Root Naturally Food Grade Diatomaceous Earth
Diatomaceous Earth can be used to treat fleas in the environment. This is a completely natural powdered product made from the tiny fossilized remains of tiny organisms called diatoms.

Very important: if you’re going to try using DE for fleas always buy FOOD GRADE Diatomaceous Earth.

This is the only type that is safe for use around the home, people and animals. Other grades of DE are used in industrial and pool cleaning and are not safe for home use. So always make sure to check the label for Food Grade DE only.

Benefits of DE for Fleas:

  • Safe to use in the home (food grade only)
  • All natural; no chemicals
  • Kills fleas through physically drying out their exoskeletons
  • Can also be used to control ants, bed bugs and other unwanted insects in the home and garden
  • Can be used on dog bedding, carpets, sofas and other fabric surfaces to target all stages of the flea life cycle

Disadvantages:

  • Not ideal for using directly on your dog as it has a drying effect on the skin
  • Won’t kill off heavy infestations – you’ll still need another flea control product
  • More effort required if used for ongoing flea prevention compared with regular flea control
  • DE is a fine powder can spread to other surfaces where it’s not wanted
  • Not effective when it gets wet
  • Need to avoid breathing it in as can be irritating to lungs

See more detailed information about using DE for fleas in my guide.

Garlic and Garlic Powder

garlic
Don’t give a dog garlic like this

A home made garlic spray is often used as a DIY organic garden pest repellent.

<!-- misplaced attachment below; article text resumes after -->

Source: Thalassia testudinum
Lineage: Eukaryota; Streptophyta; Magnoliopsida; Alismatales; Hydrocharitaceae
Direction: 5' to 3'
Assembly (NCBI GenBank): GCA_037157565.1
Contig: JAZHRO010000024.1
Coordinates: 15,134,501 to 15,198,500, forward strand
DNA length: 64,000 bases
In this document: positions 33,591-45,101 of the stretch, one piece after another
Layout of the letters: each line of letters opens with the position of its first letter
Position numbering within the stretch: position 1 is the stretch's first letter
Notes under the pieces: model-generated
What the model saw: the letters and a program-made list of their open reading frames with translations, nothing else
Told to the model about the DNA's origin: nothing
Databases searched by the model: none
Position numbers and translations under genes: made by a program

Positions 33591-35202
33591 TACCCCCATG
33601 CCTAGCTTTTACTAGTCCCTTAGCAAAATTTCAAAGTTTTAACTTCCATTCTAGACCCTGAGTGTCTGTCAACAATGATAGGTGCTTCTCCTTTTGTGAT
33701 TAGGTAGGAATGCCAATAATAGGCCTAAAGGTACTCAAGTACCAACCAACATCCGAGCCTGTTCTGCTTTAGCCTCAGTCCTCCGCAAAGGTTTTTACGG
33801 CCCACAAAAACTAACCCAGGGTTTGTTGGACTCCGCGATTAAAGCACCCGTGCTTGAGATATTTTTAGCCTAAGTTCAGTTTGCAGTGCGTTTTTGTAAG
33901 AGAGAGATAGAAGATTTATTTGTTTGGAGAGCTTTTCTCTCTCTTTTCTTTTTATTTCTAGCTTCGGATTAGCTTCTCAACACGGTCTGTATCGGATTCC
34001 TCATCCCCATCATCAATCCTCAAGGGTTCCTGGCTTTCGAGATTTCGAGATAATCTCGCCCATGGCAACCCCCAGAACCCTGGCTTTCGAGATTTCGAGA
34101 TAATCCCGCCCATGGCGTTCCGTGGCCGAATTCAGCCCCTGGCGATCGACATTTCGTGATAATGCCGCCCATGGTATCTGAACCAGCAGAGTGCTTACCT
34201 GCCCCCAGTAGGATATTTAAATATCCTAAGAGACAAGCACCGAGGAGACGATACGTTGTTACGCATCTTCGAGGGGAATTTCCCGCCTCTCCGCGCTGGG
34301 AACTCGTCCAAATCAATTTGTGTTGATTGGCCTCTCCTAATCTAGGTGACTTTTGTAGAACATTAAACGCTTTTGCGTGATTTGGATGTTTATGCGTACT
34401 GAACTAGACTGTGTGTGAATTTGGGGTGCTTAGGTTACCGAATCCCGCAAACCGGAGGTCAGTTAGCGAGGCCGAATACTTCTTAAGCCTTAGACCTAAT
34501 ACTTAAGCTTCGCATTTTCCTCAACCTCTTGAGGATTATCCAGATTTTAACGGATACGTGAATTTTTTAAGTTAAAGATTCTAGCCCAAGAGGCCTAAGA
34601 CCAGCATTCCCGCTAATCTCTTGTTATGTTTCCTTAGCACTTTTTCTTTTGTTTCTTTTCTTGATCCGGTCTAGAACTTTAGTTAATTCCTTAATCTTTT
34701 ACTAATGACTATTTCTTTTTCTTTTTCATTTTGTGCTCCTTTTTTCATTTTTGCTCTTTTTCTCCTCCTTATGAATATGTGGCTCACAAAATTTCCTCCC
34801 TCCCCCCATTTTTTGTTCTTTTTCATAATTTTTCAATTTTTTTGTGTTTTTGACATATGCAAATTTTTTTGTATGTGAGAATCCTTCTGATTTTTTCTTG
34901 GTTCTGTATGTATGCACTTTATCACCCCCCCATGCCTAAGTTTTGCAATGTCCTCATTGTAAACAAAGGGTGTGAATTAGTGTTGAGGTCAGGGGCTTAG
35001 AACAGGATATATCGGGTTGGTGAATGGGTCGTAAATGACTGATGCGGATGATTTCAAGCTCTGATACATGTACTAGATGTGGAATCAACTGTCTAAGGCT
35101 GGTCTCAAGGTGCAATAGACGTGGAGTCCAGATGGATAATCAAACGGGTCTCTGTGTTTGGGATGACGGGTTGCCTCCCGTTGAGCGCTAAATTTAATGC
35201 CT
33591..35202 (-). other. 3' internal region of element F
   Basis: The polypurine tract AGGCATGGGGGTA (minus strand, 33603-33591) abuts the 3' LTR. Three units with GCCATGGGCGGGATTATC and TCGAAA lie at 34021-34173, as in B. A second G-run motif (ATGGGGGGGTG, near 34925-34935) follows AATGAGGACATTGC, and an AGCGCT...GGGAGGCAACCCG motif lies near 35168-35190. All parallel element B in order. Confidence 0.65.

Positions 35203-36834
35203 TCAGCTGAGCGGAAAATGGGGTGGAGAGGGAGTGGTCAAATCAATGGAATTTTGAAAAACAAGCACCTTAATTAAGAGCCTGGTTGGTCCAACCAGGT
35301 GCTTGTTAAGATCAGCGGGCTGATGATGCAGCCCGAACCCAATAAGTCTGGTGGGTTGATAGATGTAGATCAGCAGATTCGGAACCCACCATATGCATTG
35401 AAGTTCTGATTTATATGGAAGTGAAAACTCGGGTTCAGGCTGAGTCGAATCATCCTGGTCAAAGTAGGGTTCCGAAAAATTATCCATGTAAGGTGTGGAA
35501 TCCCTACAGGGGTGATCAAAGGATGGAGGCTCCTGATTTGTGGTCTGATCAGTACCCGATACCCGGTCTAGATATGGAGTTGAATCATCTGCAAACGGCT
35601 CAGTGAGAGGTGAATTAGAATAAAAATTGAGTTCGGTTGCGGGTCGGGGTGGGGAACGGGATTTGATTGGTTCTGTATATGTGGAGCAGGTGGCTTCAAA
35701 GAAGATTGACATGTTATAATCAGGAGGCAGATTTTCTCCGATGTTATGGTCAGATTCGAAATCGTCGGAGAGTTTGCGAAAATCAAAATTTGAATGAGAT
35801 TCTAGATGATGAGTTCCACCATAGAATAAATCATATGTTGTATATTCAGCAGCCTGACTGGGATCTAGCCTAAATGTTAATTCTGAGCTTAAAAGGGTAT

It helps with warding off insects that eat your tasty plants, like slugs, caterpillars and aphids. It’s believed that the strong odor of garlic turns the insects off, and the goal of garlic when it comes to being used in the garden is not so much to kill insects the way a chemical insecticide does, but to stop them from touching the plants at all.

With that said, a strong dose of garlic can certainly kill an insect.

But does the same principal apply with using garlic to stop dog fleas, how do people use it, and are there any risks to your dog?

Unlike in the garden, people who use garlic for fleas (and other supposed health benefits) don’t use it as a spray (please never do that), but rather feed it to their dog. Now garlic is a very strong tasting food, as we know, and apart from whether or not a dog will want to eat it, it’s debatable amongst people whether garlic should be a no-no food alongside onions, which are in the same plant genus.

In high doses garlic, onions and other plants in that family are very toxic to dogs and cats. For this reason, feeding any amount of garlic to a dog needs to be considered with real caution and care.

The Pet Poison Helpline notes that cats are more sensitive to garlic, onion and related plants than dogs so cats should never be fed garlic. Likewise, they note that some breeds of dog have a heightened risk of garlic toxicity, most notable the Japanese breeds like Akita dogs.

A scientific paper published in 2009 noted that “Garlic (Allium sativum) is considered to be less toxic and safe for dogs than onion when used in moderation“.